The Final Days of Funicello

Annette Funicello (1942-2013) would have been 80 years old today if not for her sad, early death a decade ago. Teenage stardom and early retirement due to illness means that she’ll forever be associated with youth culture; we’ll never know what a Granny Annette, or to coin a term, a “Grannette” would have been like in the movies.

Raised in Southern California, Funicello first came to fame as the star of Walt Disney’s Mickey Mouse Club starting in 1956. Easily the most popular and significant Mouseketeer, she not only participated in the show’s usual segments but was cast in the serials presented on the show, such as “Spin and Marty” and her own starring segment called “Annette”. She guest starred in four episodes of the Disney produced show Zorro, and had a role in the movie The Shaggy Dog with Fred MacMurray, both in 1959. A role in the film Babes in Toyland (1961) ended her Disney period. She was now 19.

Meanwhile, Funicello had become a pop star, singing on several hit singles written by the likes of the Sherman Brothers (also associated with Disney) and Paul Anka. This led to the second phase of her career, the series of popular AIP produced beach party musicals with Frankie Avalon and others, which we wrote about here. This period lasted from 1963 to 1967, if we include the last couple of pictures, which were about car racing rather than surfing. A role in the Monkees movie Head (1968) ended this period of her career. Having married in 1965, she concentrated on family for about a decade or so.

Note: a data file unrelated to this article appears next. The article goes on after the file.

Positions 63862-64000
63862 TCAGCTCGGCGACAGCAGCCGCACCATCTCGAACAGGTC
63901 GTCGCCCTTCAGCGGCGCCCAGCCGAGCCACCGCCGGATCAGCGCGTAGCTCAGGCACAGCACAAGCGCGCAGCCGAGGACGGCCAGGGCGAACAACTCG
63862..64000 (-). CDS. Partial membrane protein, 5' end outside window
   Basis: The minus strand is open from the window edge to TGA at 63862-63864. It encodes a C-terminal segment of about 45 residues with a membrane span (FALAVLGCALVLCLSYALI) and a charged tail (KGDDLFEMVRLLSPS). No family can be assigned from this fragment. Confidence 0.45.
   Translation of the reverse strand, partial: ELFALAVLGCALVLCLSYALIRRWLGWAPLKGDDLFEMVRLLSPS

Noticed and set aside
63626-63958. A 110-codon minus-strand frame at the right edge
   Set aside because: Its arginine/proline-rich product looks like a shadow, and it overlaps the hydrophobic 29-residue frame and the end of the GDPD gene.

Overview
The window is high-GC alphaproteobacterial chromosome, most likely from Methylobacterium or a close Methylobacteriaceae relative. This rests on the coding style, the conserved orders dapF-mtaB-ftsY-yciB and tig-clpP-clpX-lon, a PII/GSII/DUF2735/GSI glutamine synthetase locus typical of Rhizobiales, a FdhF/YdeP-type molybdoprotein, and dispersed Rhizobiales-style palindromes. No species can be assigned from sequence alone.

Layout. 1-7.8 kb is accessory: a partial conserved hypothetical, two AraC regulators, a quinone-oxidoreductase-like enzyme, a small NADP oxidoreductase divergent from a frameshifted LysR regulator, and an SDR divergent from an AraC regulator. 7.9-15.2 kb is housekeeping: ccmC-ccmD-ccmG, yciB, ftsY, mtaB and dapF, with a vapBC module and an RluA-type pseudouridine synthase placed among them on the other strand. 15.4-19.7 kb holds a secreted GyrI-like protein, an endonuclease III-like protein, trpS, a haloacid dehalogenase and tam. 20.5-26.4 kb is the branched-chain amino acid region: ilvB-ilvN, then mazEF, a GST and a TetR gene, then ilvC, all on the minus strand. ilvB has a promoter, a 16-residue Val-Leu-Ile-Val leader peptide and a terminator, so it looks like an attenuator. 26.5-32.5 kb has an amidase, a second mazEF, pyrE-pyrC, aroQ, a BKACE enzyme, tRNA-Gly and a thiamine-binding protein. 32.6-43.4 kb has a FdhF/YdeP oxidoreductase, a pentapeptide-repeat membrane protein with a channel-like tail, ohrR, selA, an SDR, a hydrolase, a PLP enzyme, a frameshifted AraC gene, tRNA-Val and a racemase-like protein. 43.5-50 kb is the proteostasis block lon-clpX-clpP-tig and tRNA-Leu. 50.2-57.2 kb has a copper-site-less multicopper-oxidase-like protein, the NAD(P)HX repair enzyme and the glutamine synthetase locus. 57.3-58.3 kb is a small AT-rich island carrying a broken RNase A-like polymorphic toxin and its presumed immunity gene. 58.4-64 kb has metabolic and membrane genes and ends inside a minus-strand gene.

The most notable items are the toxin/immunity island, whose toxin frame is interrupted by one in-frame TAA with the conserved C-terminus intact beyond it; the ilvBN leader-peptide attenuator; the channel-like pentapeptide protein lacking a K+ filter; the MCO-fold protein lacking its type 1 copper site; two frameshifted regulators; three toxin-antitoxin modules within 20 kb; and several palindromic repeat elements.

In the mid 70s Funicello benefitted from the ’50s nostalgia craze I wrote about here. This is when I first became aware of her. In the wake of Happy Days and Sha Na Na etc, old episodes of The Mickey Mouse Club began to air in syndicated reruns. Gilda Radner played her in a sketch on Saturday Night Live. She and Avalon reunited on his TV show Easy Does It (1976) and in the movies Frankie and Annette: The Second Time Around (1978) and Back to the Beach (1987). She made the rounds of variety and talk shows as she had in the early days. She and Avalon were even on Pee-wee’s Playhouse.

In 1987 Funicello was diagnosed with multiple sclerosis, and this period of public resurgence began to taper off as she increasingly lost motor control. Her descent took a quarter century, and gradually she lost the inability to walk, to speak, and finally to breathe. She was very much involved in raising awareness of the illness during these years, however. There is video of her during her last years available online, but I must warn you: it is disturbing and sad to watch. Personally I found it more distressing than inspirational so I won’t be responsible for linking you to it. I’m not usually this squeamish, but…the woman defined vitality, you know? To see her otherwise is an ominous harbinger of what awaits even the most hale among us. Fortunately, we all have a handy time machine in our living rooms. We don’t call it “escapism” for nothing.

For more on show business history, including TV variety, please see No Applause, Just Throw Money: The Book That Made Vaudeville Famous.